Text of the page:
Witness: Only two had their clothes. We wanted to see what happened. And then, there is another very curious thing.

Prosecutor Sawicki: Were the non-Jews that you mentioned buried in separate graves or in collective ones?

Witness: The latter. Also English and Americans were buried there.

One evening, at 5 or 6 p.m., superintendent Abram Pozner was not at the cemetery; he had left for the ghetto. There were Jewish policemen, a few Gestapo men had come, too, already with plans. Everybody wondered what all this meant. They inspected the entire Skra grounds. They ordered that three meters from the fence on Mielecka Street, opposite Karolkowa Street, a pit be dug, three meters deep, two meters wide, and ten meters long. They gave us a few hours. The superintendent came in the evening, in a cart, and we appraised him of the situation. He telephoned Żelazna Street 101. Next morning, 50 workers arrived, on their last legs. We had to put our guys on the job, too. They started to dig the pit. A hunchbacked German came on a bicycle to check the progress. We saw scores of Jews. He rode off and a gendarme arrived an hour later. There were a lot of Jews, too, and rumors spread in the ghetto: God only knows what is going on.

The pit was not used. Next day, we waited. In the evening, a German came and told the superintendent that 25 workers were needed for the next morning – fleißige, industrious – and if they were good, then 15 would do, and he promised they would get bread and marmalade. Nobody fell over themselves, but they were hungry people, so… Previously, they had dug pits in Bielański Forest. A couple of hundred people were buried there. Now, on the Skra grounds, rubble was dumped at the exact same spot. In a cobblestoned street, there were plenty of corpses, one atop another, hard to say how many.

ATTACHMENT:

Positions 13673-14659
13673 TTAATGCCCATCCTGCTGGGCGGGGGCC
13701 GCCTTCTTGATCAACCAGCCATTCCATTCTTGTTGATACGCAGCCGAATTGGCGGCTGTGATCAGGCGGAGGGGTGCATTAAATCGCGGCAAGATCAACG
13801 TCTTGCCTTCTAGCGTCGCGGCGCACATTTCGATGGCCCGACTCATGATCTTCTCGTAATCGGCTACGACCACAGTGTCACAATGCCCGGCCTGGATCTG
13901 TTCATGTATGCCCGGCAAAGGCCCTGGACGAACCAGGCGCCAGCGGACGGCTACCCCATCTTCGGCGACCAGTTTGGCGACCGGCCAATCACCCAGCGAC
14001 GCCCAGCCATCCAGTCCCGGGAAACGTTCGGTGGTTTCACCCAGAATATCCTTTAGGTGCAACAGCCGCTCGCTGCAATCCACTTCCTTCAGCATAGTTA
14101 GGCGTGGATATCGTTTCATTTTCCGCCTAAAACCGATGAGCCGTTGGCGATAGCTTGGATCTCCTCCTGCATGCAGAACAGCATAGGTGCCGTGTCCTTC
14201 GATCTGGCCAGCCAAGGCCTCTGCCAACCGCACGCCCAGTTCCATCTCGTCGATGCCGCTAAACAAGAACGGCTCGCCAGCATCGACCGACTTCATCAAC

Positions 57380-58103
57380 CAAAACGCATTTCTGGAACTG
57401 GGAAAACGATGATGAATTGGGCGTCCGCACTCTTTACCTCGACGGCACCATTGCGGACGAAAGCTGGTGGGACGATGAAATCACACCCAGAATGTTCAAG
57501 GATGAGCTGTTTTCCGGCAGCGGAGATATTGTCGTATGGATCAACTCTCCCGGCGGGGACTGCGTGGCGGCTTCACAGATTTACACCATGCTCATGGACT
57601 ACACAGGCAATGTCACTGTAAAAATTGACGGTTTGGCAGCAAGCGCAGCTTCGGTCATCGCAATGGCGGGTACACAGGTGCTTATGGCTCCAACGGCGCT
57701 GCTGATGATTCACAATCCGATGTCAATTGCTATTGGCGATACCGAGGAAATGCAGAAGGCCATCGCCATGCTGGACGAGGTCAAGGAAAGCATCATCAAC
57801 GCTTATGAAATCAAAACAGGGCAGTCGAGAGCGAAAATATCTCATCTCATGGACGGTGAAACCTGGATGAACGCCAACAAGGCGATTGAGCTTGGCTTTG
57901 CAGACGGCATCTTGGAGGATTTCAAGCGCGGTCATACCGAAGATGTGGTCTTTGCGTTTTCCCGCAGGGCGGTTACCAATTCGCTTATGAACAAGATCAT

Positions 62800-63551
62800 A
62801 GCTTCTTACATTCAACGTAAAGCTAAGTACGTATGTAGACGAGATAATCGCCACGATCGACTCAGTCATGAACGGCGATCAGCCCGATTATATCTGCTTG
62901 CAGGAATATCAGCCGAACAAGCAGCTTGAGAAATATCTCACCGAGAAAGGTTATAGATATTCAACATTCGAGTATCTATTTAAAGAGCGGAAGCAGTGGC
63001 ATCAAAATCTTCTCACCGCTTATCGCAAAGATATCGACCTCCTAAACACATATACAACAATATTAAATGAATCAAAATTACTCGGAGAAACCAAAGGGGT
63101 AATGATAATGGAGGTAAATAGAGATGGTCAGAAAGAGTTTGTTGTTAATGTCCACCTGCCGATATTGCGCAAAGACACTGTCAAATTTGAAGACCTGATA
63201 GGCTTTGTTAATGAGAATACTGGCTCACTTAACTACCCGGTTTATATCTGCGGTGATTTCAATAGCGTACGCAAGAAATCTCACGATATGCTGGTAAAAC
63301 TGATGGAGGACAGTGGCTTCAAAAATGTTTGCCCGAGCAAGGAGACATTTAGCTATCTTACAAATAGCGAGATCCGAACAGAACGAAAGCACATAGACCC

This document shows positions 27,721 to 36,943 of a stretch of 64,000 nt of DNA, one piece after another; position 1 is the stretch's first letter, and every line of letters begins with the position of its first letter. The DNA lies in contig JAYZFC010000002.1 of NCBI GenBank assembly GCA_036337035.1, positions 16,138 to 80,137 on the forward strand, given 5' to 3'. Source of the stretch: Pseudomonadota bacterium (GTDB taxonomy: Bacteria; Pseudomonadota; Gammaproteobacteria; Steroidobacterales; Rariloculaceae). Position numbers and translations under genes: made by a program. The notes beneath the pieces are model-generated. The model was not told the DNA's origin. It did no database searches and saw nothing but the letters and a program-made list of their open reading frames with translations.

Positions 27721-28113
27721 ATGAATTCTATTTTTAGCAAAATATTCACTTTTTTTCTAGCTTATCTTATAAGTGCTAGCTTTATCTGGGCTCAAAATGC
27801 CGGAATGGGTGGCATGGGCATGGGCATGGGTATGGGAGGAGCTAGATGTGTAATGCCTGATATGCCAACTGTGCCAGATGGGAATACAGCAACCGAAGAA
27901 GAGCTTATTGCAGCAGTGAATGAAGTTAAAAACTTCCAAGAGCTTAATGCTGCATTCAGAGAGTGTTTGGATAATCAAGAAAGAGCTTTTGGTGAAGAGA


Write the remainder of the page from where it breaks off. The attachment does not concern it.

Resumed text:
In Gęsiówka, that is at Gęsia Street 24, the Judenrat was ordered to raise this building, and 50 Jews were executed. Hearses ceased to operate because you could load two or three boxes, tops, on a hearse. With a cart, you were looking at 20 or 30 boxes, and that was some business. Such carts would go to Gęsiówka. There, Jews were executed. There were ten poles, and the Jewish police would take the convicts to these poles and the Blue police fired at them, but all the time on German orders. The first group was calm, but those who followed were already scared. The smallest prisoner – pale and exhausted – was suddenly so energized that two policemen struggled to overpower him. When the first group was executed, I loaded the corpses on the cart and left; I could not watch all this.

In that prison, there was another type of prisoner: Jewish Catholic. They were kept separately. The policemen I knew told me that they were slightly better-off, being helped by the clergy. A lot of them died, too.

Before the operation, the Germans wanted to get rid of all the prisoners from Gęsiówka. In the ghetto, there was a company which had horsebuses, used for transporting Jews from the small ghetto. Around 50 percent of the Jews transported on those buses were executed on the Skra grounds. The told them to face the wall and shot them in the back of the head, one by one.